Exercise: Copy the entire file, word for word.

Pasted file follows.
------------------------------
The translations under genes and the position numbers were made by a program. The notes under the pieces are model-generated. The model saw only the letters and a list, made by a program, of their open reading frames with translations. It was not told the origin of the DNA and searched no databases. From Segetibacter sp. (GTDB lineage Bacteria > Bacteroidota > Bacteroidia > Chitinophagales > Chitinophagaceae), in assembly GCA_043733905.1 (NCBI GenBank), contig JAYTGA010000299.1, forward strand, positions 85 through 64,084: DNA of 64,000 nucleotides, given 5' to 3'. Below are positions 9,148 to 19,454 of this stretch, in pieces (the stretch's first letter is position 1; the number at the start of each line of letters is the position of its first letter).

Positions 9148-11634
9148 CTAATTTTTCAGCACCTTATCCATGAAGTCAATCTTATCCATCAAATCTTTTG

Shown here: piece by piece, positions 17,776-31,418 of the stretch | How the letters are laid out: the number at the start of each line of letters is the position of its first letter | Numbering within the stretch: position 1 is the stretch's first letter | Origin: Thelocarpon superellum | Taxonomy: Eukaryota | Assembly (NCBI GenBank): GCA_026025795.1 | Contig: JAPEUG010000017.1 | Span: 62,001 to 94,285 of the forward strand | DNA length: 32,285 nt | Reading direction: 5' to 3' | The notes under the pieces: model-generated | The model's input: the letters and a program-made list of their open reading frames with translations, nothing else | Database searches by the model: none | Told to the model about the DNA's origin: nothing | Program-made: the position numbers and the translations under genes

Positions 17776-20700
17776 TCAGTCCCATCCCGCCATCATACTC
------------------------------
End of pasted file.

The translations under genes and the position numbers were made by a program. The notes under the pieces are model-generated. The model saw only the letters and a list, made by a program, of their open reading frames with translations. It was not told the origin of the DNA and searched no databases. From Segetibacter sp. (GTDB lineage Bacteria > Bacteroidota > Bacteroidia > Chitinophagales > Chitinophagaceae), in assembly GCA_043733905.1 (NCBI GenBank), contig JAYTGA010000299.1, forward strand, positions 85 through 64,084: DNA of 64,000 nucleotides, given 5' to 3'. Below are positions 9,148 to 19,454 of this stretch, in pieces (the stretch's first letter is position 1; the number at the start of each line of letters is the position of its first letter).

Positions 9148-11634
9148 CTAATTTTTCAGCACCTTATCCATGAAGTCAATCTTATCCATCAAATCTTTTG

Shown here: piece by piece, positions 17,776-31,418 of the stretch | How the letters are laid out: the number at the start of each line of letters is the position of its first letter | Numbering within the stretch: position 1 is the stretch's first letter | Origin: Thelocarpon superellum | Taxonomy: Eukaryota | Assembly (NCBI GenBank): GCA_026025795.1 | Contig: JAPEUG010000017.1 | Span: 62,001 to 94,285 of the forward strand | DNA length: 32,285 nt | Reading direction: 5' to 3' | The notes under the pieces: model-generated | The model's input: the letters and a program-made list of their open reading frames with translations, nothing else | Database searches by the model: none | Told to the model about the DNA's origin: nothing | Program-made: the position numbers and the translations under genes

Positions 17776-20700
17776 TCAGTCCCATCCCGCCATCATACTC